I‚Äôm concerned about the growing anti-Muslim sentiment that can be seen here in North America and across Europe. The practices, referred to by the term islamophobia go back a long time in ¬†history, but has intensified since the 1990s, as more Muslims have come to live in our part of the world and also terrorist activities have taken place.¬† In the aftermath of ¬†the recent terrible terrorist attacks in Paris, Istanbul, Dhaka, and elsewhere, Muslims have experienced more verbal assaults, discrimination, physical violence and death threats.
Some people might not understand why I as a Christian am concerned about how Muslims are spoken about and treated.
I have two main reasons for this concern. First, I believe Muslims are people, created by my heavenly Father, in His image and for an eternal relationship with Him.¬† I believe that Jesus died for the salvation of all men, not only for Christians, but also for Muslims. I believe God loves Muslims as much as He loves me. I want to live in accordance with the Word of God, in which God gives His people clear guidelines about how we should deal with our neighbors. Among other things, we should love them, pray for them, forgive them; serve them; live in harmony with them; seek their welfare; provide for them; be hospitable to them,¬† speak kindly about them; treat them as I would like to be treated etc.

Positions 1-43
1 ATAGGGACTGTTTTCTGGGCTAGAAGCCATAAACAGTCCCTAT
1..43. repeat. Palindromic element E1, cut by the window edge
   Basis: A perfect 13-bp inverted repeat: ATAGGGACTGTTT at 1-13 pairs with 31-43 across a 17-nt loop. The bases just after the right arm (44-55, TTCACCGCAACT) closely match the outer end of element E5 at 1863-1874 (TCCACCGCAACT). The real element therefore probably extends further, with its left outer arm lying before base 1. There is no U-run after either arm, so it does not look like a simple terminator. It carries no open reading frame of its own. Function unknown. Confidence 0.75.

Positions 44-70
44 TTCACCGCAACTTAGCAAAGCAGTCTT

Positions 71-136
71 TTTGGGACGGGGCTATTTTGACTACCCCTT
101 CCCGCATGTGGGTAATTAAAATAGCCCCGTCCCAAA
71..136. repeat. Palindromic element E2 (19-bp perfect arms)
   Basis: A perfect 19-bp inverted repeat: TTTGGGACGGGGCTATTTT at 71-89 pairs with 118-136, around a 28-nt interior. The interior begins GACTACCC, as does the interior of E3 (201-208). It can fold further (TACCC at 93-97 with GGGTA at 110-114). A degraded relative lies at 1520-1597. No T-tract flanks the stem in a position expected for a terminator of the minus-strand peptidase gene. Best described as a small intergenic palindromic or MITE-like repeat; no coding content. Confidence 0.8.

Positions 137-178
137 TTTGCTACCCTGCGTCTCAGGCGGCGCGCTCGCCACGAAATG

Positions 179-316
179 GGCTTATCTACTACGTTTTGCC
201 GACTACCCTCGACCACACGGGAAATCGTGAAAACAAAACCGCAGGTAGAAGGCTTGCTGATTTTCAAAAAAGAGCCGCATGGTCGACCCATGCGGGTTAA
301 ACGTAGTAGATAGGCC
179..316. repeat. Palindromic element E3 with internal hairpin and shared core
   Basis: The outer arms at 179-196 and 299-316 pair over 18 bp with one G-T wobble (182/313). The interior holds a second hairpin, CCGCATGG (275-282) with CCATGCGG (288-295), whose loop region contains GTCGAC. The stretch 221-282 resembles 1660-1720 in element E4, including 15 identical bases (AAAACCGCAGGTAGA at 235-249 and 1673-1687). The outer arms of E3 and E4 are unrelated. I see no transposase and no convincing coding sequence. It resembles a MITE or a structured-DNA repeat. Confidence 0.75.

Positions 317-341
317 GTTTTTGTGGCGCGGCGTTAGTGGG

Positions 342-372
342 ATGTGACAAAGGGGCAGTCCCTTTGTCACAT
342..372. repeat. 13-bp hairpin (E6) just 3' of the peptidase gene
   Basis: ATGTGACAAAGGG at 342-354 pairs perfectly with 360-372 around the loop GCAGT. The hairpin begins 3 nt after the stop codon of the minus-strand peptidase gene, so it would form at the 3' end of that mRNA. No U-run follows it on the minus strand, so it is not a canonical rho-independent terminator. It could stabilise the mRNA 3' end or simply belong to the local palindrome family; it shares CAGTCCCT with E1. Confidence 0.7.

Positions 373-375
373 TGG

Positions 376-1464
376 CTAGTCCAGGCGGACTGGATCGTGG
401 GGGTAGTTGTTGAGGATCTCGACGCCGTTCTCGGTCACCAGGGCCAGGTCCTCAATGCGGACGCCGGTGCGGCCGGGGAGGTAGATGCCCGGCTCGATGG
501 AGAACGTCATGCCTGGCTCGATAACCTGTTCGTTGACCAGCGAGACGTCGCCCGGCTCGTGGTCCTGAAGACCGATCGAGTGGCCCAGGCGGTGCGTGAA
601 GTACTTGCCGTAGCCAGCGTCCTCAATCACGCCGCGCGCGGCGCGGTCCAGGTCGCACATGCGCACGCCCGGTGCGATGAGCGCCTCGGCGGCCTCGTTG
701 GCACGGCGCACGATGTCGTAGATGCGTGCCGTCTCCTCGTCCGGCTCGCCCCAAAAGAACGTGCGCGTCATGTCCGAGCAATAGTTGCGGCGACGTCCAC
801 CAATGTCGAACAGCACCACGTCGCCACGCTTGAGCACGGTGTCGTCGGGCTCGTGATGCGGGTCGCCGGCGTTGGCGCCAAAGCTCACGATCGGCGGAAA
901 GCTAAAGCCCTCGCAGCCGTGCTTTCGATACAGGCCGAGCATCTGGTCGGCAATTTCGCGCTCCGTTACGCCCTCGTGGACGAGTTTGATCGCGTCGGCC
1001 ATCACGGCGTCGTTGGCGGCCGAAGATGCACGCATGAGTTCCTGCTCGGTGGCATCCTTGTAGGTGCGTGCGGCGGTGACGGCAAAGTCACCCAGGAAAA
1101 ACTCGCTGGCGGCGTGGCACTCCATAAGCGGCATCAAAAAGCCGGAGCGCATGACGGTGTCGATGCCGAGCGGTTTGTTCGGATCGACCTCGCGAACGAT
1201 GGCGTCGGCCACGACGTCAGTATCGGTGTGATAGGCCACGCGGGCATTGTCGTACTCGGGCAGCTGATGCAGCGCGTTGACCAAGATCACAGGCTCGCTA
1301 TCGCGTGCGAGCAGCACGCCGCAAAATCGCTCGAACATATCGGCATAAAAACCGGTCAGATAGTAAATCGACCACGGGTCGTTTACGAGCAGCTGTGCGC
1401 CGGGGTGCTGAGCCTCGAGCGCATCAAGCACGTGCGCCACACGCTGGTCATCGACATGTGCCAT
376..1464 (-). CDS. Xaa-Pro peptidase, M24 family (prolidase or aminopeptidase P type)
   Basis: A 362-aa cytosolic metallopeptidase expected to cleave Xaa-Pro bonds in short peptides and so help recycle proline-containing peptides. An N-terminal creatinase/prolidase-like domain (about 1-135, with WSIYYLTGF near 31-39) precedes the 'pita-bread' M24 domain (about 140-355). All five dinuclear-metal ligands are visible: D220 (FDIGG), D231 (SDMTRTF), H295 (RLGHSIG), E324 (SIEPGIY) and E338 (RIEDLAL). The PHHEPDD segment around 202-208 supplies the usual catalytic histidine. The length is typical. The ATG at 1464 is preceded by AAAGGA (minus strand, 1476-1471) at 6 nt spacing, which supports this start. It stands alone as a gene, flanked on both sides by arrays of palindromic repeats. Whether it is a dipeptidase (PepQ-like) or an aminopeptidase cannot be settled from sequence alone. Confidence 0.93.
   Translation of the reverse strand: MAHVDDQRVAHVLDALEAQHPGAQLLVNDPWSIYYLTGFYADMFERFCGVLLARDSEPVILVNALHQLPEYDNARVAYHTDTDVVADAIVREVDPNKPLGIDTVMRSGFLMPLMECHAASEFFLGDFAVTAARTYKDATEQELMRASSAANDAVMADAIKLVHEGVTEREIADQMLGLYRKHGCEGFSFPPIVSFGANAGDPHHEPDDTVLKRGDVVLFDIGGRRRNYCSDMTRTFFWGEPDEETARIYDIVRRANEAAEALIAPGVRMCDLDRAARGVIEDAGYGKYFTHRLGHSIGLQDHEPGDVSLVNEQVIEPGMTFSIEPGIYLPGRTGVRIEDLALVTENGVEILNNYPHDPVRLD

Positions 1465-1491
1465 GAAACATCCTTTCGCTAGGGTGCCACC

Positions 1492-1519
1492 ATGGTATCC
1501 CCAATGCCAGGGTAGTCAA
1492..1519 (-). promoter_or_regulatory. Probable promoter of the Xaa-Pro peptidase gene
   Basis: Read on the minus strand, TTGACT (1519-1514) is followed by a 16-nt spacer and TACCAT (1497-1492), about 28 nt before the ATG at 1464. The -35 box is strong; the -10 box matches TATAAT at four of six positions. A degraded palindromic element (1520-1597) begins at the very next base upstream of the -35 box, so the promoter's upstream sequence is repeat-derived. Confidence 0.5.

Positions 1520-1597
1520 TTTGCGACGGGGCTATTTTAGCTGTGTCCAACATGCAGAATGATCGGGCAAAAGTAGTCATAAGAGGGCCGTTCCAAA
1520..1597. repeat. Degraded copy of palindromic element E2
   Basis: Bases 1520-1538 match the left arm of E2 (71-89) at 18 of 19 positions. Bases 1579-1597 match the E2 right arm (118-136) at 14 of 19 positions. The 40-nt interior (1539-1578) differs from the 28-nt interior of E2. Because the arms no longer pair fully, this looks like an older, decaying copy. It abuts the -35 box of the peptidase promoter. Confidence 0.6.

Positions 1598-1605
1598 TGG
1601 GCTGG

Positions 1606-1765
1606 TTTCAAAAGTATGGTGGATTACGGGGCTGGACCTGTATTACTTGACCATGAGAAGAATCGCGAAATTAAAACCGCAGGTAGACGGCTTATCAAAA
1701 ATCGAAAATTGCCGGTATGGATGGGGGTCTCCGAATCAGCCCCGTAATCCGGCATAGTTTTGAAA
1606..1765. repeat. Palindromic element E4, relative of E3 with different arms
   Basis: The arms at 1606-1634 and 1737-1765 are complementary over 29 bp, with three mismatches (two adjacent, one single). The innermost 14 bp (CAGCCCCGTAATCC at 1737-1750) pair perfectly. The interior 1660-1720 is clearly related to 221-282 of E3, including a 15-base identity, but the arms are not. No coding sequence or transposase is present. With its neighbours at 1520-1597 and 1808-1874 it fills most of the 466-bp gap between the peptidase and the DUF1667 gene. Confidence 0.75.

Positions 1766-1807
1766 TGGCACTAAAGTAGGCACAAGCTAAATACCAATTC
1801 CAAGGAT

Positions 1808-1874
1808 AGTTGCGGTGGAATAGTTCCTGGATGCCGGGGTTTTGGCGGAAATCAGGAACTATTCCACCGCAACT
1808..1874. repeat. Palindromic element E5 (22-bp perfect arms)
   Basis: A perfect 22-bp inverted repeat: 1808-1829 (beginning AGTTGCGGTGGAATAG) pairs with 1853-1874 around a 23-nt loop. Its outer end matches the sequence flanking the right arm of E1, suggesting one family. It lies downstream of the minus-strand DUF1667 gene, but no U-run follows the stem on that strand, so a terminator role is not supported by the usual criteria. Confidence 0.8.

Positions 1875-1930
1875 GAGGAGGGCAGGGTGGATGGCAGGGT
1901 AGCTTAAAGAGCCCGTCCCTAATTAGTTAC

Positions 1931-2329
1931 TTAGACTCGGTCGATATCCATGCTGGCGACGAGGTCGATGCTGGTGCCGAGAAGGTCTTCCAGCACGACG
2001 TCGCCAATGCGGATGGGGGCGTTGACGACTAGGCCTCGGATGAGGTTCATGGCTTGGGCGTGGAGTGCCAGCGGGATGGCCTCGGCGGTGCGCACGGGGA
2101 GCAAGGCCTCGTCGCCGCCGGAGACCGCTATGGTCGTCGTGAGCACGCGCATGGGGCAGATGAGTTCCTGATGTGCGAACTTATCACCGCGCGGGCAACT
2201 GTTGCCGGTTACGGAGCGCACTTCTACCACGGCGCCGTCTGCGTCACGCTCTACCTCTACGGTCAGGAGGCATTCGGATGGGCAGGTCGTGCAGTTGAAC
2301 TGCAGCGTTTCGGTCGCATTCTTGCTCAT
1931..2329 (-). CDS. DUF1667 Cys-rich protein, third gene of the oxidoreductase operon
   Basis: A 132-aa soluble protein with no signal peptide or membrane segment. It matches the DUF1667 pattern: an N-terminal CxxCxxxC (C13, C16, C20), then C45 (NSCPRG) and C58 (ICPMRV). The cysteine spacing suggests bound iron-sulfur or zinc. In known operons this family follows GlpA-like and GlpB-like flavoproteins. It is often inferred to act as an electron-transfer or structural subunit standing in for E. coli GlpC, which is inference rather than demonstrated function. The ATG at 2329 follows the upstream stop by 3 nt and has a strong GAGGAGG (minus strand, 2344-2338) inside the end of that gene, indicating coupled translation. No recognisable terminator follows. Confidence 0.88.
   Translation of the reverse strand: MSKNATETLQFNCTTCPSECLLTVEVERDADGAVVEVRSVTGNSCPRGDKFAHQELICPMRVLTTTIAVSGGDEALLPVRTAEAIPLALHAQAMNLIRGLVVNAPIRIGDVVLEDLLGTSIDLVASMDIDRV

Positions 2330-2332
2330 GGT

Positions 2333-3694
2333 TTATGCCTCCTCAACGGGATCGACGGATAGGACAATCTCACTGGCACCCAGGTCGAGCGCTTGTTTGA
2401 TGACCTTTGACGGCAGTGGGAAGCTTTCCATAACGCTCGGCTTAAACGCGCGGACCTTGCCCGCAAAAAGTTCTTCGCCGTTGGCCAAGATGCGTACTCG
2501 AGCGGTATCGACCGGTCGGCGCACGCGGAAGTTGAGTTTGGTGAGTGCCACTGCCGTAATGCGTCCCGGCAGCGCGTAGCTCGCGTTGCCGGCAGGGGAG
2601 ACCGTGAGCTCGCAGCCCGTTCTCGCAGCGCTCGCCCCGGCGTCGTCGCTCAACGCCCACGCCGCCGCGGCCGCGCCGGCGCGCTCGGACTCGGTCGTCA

The second reason is that I am concerned about how many Christians share this anti-Muslim mindset. ¬†Most Christians would not paint insulting texts on walls in mosques, or speak angry words to women wearing a headscarf in the streets, or physically attack Muslims or set fire to their houses, but in their thoughts and when speaking about Muslims among each one another, there often is the same anti-Muslim rhetoric that we read in the newspapers on from extreme right-wing political parties.
I am concerned by the number of Christians that share the negative perception of Muslims is prominent.¬† Many Christians consider Islam as anti-democratic and anti-western, and view Muslims with suspicion, believing them to be violent individuals who are supportive of terrorism (if not verbally, than certainly in their hearts).
I am concerned that Christians, who rejoice in, and sing about the love of God in their Sunday services, can be so judgmental, harsh, and prejudiced, and negative about Muslim during the week.
I am concerned that Christians who thank God for the variety seen in His nature and Church, stereotype Muslims, failing to see how unique each Muslim is, and failing to see the variety of ways they express their religion.
I am concerned that Christians, who sing¬†‚ÄúAmazing grace, how sweet the sound that saved a wretch like me‚Ä¶‚ÄĚ¬†find it impossible to extend this grace to Muslims, as if Muslims have to earn our grace to them by behaving the way we do, learning our language and cultural values. We should not attach strings to passing on grace to Muslims, because we have received grace freely.
That‚Äôs why I don‚Äôt understand islamophobia, particularly when expressed by followers of Jesus, who said:¬†‚ÄúBlessed are the peacemakers, for they will be called children of God.‚ÄĚ¬†(Matthew 5:9).
Making peace is hard work, and might need to begin with overcoming islamophobia in our own hea